alt=Schematic of third and fourth row of twists on a djembe|3rd and 4th row of twists on a djembe

) Besides lenke, traditional woods include djalla (Khaya senegalensis), dugura (Cordyla africana), gueni (Pterocarpus erinaceus), gele (Prosopis africana), and iroko (Milicia excelsa).

Sumbala

Fermented seed condiment used widely across West Africa.

Balls of sumbala (a.k.a. dawadawa) and the néré seeds they are prepared from (Kera, western Burkina Faso, June 2014).
A dish of rice with sumbala (Bama, western Burkina Faso, February 2014).

It can be made from other kinds of seeds, such as those of Prosopis africana, and the use of soybeans for this purpose is increasing due mainly to inadequate supply of néré seeds.

Tree of life

Fundamental archetype in many of the world's mythologies, religious, and philosophical traditions.

An 1847 depiction of the Norse Yggdrasil as described in the Icelandic Prose Edda by Oluf Olufsen Bagge
17th-century depiction of the tree of life in Palace of Shaki Khans, Azerbaijan
Confronted animals, here ibexes, flank a tree of Life, a very common motif in the art of the ancient Near East and Mediterranean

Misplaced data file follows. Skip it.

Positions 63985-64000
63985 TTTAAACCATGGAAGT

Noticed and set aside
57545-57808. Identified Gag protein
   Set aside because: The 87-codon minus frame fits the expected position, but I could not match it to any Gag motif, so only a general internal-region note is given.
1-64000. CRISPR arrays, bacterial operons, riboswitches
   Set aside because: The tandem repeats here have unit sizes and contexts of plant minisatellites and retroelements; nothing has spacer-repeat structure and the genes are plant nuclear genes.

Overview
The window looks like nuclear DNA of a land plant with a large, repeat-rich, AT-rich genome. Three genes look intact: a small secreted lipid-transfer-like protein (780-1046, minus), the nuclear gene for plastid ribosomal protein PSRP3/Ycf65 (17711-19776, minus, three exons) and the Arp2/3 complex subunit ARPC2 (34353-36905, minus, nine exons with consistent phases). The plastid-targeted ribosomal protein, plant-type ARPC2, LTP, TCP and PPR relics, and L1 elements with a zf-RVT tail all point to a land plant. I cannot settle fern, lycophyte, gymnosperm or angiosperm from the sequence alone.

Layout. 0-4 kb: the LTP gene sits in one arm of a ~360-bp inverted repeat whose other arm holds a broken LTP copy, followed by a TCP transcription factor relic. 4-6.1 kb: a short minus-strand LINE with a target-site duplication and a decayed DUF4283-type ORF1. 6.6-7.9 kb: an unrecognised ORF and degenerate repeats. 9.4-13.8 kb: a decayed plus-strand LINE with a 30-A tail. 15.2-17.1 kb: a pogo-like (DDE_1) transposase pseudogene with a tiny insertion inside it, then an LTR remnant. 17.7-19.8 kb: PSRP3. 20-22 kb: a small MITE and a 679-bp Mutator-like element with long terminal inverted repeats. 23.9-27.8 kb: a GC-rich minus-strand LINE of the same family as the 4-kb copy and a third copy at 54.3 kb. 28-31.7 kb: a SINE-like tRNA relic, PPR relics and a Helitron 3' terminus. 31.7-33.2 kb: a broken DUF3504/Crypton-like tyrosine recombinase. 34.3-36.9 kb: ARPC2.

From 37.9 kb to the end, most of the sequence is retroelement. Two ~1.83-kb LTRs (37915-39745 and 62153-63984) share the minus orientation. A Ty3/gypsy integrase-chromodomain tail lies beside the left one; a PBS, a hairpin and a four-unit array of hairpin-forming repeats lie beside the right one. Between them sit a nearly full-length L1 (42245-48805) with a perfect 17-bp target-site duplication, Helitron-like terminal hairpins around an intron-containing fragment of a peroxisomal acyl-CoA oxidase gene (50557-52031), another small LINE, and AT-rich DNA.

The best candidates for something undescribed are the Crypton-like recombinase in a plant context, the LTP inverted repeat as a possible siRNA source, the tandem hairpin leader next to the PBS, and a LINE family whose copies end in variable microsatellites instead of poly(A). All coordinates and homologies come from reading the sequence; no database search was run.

Assyrian tree of life, from Nimrud panels.
The Urartian tree of life
Tree of life on a rhyton from Marlik, Iran, currently at the National Museum of Iran.
Bronze Tree with birds, flowers, and ornaments from Sanxingdui
Allegorical painting of the Tree of Life in the Church of San Roque of Arahal (Seville). Oil on canvas by anonymous author. Dated 1723
Manichaeans worshiping the Tree of Life in the Realm of Light. Mid 9th — early 11th century.
11th century tree of life sculpture at an ancient Swedish church
Carpet tree of life
Judaic Kabbalah tree of life 10 Sefirot, through which the Ein Sof unknowable divine manifests Creation. The configuration relates to man
The tree of life, as seen as in flag of Chuvashia, a Turkic state in the Russian Federation

In the competing versions of the Serer creation myth, the Somb (Prosopis africana) and the Saas tree (acacia albida) are both viewed as trees of life.

Serer creation myth

Traditional creation myth of the Serer people of Senegal, the Gambia and Mauritania.

Nqaul: Known by various name, its current scientific name is Mitragyna inermis, part of the genus Mitragyna in the family Rubiaceae (2012). The barks, leaves and roots of the tree are used in many parts of West Africa for human and veterinary medicine. Found in Senegal to the Congo mainly in frequently flooded river banks and flood plains.
A Serer graveyard with Serer grave diggers (1821)
Side-striped jackal in Kruger National Park, South Africa.
Yoonir, symbol of the Universe in Serer cosmology. common known as the Star of Sirius.